Masters Of Whisperers
A Television Review by Akash Singh
NOTE: SPOILERS OCCUR!!!!!!!
The Master Of Whisperers is a role shrouded in understandable secrecy. It is negligible whether their role is performed in the cesspool alleyways of King’s Landing, underneath the vaulted stone arches of Dragonstone, or amidst the Great Pyramids of Meereen. What is vital is that the Master Of Whisperers performs their role well, entrenching themselves in as many place of value for, as Varys (Conleth Hill) aptly noted ages ago, the contents of a man’s letter are often more valuable than the contents of his purse. This requires patience, cunning, and an ability to observe the frailties and strengths of human behavior in order to learn when the time is right to strike. Equally important is that the Master Of Whisperers understands the vitality of their role, for there are few things in the world more valuable than having the right whispers reach the right ears. The leadership of Westeros is not made up of people who were born in adversity and had to struggle their way up the proverbial ladder Littlefinger (Aidan Gillen) is so fond of quoting. It is largely composed of, at any given point, of the nobles Lady Olenna (Diana Rigg) compared to sheep last week. Sometimes a few of those nobles are shrewd but also have an understanding of the political landscapes around them, but as the fate of Margaery Tyrell (Natalie Dormer) revealed, that in and of itself does not guarantee anything. More often than not, however, the nobles are blind, arrogant, and stupid in varying fashions, with Robert Baratheon (Mark Addy) arguably serving as the epitome of that. The chances for commoners to gain power in such a system are almost nonexistent. When Varys is speaking to Melisandre (Carice van Houten), he is speaking to that truth with the understanding that the two of them, in spite of the mistakes they have made, have positions of tremendous value. They may not be commoners anymore, but they have worth in the experience they bring to a game of nobles that is fatal to most, provided their whispers reach those aforementioned right ears.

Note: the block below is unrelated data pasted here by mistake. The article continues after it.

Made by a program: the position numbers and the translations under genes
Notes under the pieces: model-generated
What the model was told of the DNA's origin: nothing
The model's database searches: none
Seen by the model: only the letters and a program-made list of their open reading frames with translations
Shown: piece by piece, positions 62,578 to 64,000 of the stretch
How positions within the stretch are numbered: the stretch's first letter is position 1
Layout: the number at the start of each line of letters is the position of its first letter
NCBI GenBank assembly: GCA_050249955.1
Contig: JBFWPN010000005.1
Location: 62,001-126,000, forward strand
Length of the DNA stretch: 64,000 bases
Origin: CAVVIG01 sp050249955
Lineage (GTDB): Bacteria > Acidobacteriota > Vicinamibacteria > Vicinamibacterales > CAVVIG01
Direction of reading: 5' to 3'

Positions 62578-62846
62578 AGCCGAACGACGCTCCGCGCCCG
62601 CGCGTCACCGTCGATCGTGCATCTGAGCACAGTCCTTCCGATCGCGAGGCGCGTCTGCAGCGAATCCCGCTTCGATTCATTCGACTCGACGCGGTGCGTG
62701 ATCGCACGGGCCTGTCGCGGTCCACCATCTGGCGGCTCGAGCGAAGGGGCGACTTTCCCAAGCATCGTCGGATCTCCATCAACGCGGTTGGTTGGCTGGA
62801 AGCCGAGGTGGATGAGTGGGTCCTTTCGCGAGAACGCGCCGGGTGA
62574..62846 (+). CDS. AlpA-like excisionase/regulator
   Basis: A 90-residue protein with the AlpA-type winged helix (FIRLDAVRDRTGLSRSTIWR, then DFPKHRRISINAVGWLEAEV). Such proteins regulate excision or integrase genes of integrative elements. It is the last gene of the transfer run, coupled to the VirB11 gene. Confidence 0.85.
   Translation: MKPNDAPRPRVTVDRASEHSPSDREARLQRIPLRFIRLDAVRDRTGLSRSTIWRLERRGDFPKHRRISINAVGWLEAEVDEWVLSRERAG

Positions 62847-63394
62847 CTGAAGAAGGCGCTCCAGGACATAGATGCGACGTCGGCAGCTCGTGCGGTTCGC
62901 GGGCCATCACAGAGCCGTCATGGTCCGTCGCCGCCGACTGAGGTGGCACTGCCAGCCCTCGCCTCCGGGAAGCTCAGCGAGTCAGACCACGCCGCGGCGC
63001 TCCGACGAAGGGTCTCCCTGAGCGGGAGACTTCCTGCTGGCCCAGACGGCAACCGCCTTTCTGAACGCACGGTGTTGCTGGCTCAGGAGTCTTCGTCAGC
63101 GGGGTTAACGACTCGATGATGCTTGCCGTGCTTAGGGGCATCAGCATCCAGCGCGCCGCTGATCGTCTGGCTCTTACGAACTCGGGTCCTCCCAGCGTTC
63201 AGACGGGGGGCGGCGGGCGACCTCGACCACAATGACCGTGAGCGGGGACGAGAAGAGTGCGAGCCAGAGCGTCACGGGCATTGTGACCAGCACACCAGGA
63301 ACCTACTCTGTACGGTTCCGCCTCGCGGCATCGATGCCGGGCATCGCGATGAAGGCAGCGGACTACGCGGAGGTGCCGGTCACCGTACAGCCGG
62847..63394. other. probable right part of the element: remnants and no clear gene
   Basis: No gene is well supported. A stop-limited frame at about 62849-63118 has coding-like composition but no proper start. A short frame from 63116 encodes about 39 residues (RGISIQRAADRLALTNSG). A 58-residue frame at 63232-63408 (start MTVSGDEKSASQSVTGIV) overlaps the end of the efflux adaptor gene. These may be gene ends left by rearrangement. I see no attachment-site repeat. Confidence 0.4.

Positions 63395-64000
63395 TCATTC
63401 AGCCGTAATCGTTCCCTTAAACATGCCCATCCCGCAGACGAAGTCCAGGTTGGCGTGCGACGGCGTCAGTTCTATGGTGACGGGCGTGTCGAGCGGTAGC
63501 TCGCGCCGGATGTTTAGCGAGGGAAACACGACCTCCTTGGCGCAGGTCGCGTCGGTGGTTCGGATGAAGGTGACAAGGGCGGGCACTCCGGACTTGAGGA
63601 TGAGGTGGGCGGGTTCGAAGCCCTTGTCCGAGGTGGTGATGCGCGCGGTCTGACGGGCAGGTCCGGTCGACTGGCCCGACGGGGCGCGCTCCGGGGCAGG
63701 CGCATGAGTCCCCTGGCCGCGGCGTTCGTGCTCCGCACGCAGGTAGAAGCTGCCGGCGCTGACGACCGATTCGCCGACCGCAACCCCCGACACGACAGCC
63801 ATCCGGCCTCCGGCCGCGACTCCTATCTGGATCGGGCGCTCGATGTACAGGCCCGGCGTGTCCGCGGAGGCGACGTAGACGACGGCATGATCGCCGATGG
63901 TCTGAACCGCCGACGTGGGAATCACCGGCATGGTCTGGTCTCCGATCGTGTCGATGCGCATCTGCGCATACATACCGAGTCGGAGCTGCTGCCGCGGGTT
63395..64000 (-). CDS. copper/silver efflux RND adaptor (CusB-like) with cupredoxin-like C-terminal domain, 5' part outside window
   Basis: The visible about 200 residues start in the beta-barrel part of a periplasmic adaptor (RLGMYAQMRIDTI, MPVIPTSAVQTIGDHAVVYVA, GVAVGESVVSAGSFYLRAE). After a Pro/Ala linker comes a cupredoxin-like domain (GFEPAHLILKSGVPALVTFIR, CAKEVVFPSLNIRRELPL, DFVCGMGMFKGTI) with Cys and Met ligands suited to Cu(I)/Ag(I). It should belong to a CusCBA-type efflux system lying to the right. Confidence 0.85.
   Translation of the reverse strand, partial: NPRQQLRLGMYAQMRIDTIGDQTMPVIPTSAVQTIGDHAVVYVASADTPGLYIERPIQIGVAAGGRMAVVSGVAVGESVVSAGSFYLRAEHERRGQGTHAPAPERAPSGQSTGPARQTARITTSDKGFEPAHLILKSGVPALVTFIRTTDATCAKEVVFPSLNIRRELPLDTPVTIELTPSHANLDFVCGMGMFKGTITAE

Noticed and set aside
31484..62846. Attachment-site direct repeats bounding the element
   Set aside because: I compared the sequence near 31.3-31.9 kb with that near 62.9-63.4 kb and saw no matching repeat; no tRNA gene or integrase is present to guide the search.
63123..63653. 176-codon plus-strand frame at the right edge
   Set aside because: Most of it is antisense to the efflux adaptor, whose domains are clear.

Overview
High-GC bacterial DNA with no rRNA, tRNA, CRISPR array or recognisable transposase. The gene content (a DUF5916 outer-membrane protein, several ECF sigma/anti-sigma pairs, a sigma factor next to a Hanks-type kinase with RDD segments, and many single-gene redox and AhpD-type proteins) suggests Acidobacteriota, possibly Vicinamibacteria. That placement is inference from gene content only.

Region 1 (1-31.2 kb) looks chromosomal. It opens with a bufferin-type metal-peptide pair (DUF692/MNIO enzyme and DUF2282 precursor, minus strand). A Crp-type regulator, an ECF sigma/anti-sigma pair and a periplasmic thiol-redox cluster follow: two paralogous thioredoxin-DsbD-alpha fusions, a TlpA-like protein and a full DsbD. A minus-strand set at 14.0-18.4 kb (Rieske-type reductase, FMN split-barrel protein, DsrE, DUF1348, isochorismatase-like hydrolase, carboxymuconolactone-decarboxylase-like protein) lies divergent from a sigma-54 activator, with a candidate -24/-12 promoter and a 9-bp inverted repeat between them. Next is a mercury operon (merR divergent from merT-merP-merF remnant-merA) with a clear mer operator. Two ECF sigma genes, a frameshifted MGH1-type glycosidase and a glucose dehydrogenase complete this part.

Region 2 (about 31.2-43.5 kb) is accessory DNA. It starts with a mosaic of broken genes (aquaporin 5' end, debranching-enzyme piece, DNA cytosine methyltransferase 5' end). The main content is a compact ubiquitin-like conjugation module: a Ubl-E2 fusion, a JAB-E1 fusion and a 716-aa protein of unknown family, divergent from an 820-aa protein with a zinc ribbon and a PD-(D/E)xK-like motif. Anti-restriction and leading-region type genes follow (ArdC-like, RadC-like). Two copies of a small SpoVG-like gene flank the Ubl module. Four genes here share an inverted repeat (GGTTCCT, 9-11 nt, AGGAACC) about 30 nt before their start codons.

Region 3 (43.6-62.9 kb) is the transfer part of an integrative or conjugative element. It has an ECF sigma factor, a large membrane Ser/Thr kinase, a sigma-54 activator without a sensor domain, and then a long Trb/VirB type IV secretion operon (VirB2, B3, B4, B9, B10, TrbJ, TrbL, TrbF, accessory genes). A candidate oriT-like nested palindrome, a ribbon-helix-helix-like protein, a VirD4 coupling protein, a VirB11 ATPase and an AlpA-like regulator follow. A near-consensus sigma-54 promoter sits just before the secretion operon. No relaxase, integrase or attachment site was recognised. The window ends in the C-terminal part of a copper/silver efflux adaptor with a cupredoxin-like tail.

Whispers are a key motif in “The Queen’s Justice,” whether they arrive in the form of subterfuge, negotiations, or competing sets of advice. The opening sequence begins with some fantastic shots of the shores of Dragonstone as Jon (Kit Harrington) and company arrive to negotiate with the Dragon Queen (Emilia Clarke). A meeting decades in the making, it succeeds at all because of the whisperers behind both Jon and Daenerys. The two of them, truth be told, are relatively negligible leaders in terms of their leadership ability. They are brash, loud, and have their moments, but they do have significant weaknesses of their own. Jon is incredibly naive in many ways, his stern belief in honor and nobility blinding him to practicality. He is critically simply unable to get past his worldview in any capacity in order to sell the problem of the Night’s King (Vladimir Furdik) with conviction. Daenerys is stubborn in her own ways, obsessed to a certain degree with Jon bending the knee and establishing her birthright over the Seven Kingdoms, which naturally clashes with Jon being established as the King in the North. Davos (Liam Cunningham) sells Jon to a better degree than Jon was able to sell himself, almost slipping with the news of Jon’s murder and resurrection. Tyrion (Peter Dinklage), in spite of Daenerys’s fiery speech, does a better job of selling her to Jon than she does. While Ice and Fire, to use Melisandre’s direct metaphors, are clashing from their own perspectives, Davos and Tyrion must use their abilities to bring together some capacity of an alliance to this fledgling meeting. Tyrion in particular serves as a whisperer of Jon to Daenerys, frustrated in part with Jon’s brooding neglect and delivers at the very least a gift. Daenerys may not wholesale buy the Night’s King and the Army of the Dead, but she at least gives him permission to mine for dragonglass.